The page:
WASHINGTON, D.C. – In 1862, President Abraham Lincoln issued the Emancipation Proclamation and forever changed the course of American history. On Tuesday, President Barack Obama placed his hand on the same Bible that Lincoln used for his swearing in. American history changed again as Obama took the oath of office as the 44th president of the United States and the first African-American commander in chief.
“I stand here today humbled by the task before, grateful for the trust you’ve bestowed, mindful of the sacrifices borne by our ancestors,” President Obama said during his Inaugural Address. “Today, we gather because we’ve chosen hope over fear…Starting today we must pick ourselves up, dust ourselves off, and begin again the work of remaking America…We are ready to lead once more.”
Obama is the first president to use Lincoln’s Bible since it was first used in 1861. He was administered the oath of office by Supreme Court Chief Justice John Roberts.
Millions braced the cold and lined the National Mall to watch the swearing-in ceremony at the U.S. Capitol, with many South Floridians in attendance to witness the historic event.
“This is so exciting,” said Freddie Young, a former Miami-Dade elementary school principal. “I was just overwhelmed.”
Young watched the inaugural ceremonies from the ballroom at the Willard Hotel in D.C. Although she did not have tickets, she was excited about attending the parade, she said.
“It was wonderful. It was outstanding,” Trenise Davis of Miami said of Obama’s address.
“We were all overwhelmed.” she said, as she boarded a subway en route to the parade.
Davis, 50, watched the ceremonies on a large screen on the National Mall.
The ceremony included an invocation by Dr. Rick Warren and musical performances by Aretha Franklin, The United States Marine Band, The San Francisco Boys Chorus and the San Francisco Girls Chorus. African-American poet Elizabeth Alexander, who is also a professor of African-American studies at Yale University, read a poem.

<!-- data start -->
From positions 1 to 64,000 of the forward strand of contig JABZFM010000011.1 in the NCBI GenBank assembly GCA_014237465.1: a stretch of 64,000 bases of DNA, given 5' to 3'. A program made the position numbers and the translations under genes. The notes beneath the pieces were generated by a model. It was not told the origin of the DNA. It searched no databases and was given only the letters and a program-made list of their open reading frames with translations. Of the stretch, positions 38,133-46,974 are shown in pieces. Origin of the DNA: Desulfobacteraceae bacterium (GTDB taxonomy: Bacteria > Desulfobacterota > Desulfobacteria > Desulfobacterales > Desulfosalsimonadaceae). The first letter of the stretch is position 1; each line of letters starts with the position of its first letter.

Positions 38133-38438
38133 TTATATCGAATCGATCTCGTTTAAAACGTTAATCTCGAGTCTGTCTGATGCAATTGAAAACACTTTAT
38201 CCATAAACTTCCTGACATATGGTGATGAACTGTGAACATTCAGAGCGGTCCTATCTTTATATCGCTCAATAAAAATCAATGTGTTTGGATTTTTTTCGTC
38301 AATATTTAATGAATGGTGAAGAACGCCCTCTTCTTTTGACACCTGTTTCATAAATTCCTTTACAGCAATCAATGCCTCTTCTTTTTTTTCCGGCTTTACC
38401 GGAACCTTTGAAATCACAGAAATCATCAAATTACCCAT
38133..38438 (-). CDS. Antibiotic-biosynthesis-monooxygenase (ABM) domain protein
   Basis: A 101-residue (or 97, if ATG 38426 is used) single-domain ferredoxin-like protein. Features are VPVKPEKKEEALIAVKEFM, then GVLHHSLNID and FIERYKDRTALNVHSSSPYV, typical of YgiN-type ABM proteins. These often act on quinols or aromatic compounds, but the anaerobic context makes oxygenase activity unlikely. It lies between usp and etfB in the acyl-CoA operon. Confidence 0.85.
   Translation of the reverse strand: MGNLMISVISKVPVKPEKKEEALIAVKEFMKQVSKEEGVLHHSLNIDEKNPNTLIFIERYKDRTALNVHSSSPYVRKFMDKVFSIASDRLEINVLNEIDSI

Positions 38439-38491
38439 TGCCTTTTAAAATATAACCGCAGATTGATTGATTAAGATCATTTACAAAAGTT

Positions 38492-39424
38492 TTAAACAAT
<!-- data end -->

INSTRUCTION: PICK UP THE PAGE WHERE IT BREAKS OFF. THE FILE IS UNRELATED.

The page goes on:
“Praise song for struggle, praise strong for the day,” Alexander said. “In today’s sharp sparkle winter air, anything can be made…on the brink, on the brim, on the cusp. Praise song for walking forward in that light.”
For the first time, the length of the entire National Mall was opened to the public to allow more people than ever before to witness the swearing in of a president. People who did not receive tickets to the swearing-in event were able to watch and listen to the ceremony on large screens provided by the Presidential Inaugural Committee along the Mall.
Following Obama’s Inaugural Address, civil rights icon the Rev. Joseph Lowery delivered the benediction.
“And as we leave this mountain top, let us keep this fellowship with us,” he said.
The ceremonies concluded with the national anthem performed by the United States Navy Band “Sea Chanters.”
The swearing-in ceremony was followed by the inaugural luncheon held at the Capitol and the 2009 Inaugural Parade down Pennsylvania Avenue. Although the luncheon is not open to the public, the majority of the parade route is free and open to the public for standing-room access.
The celebration continues into the night, and will feature 10 official inaugural balls, including the Southern Inaugural Ball, featuring guests from Florida and other southern states.
Inaugural events will conclude Wednesday with the National Prayer Service held at the Washington National Cathedral, where President Obama, Vice President Joe Biden, dignitaries and Americans of diverse faiths will join together for prayer, readings and musical performances. The service is by invitation only and tickets are required.
Even before he took the oath of office, Obama assumed the country’s highest office by mandate of the U.S. Constitution.
The 20th Amendment specifies that the terms of office of the president and vice president “shall end at noon on the 20th day of January … and the terms of their successors shall then begin,” according to The Associated Press.
The transfer of power was complete when the clock struck noon.Obama took the oath of office a few minutes after noon.
Editor’s note: Whitney Sessa and Jenna Farmer are graduate students of journalism at the University of Miami.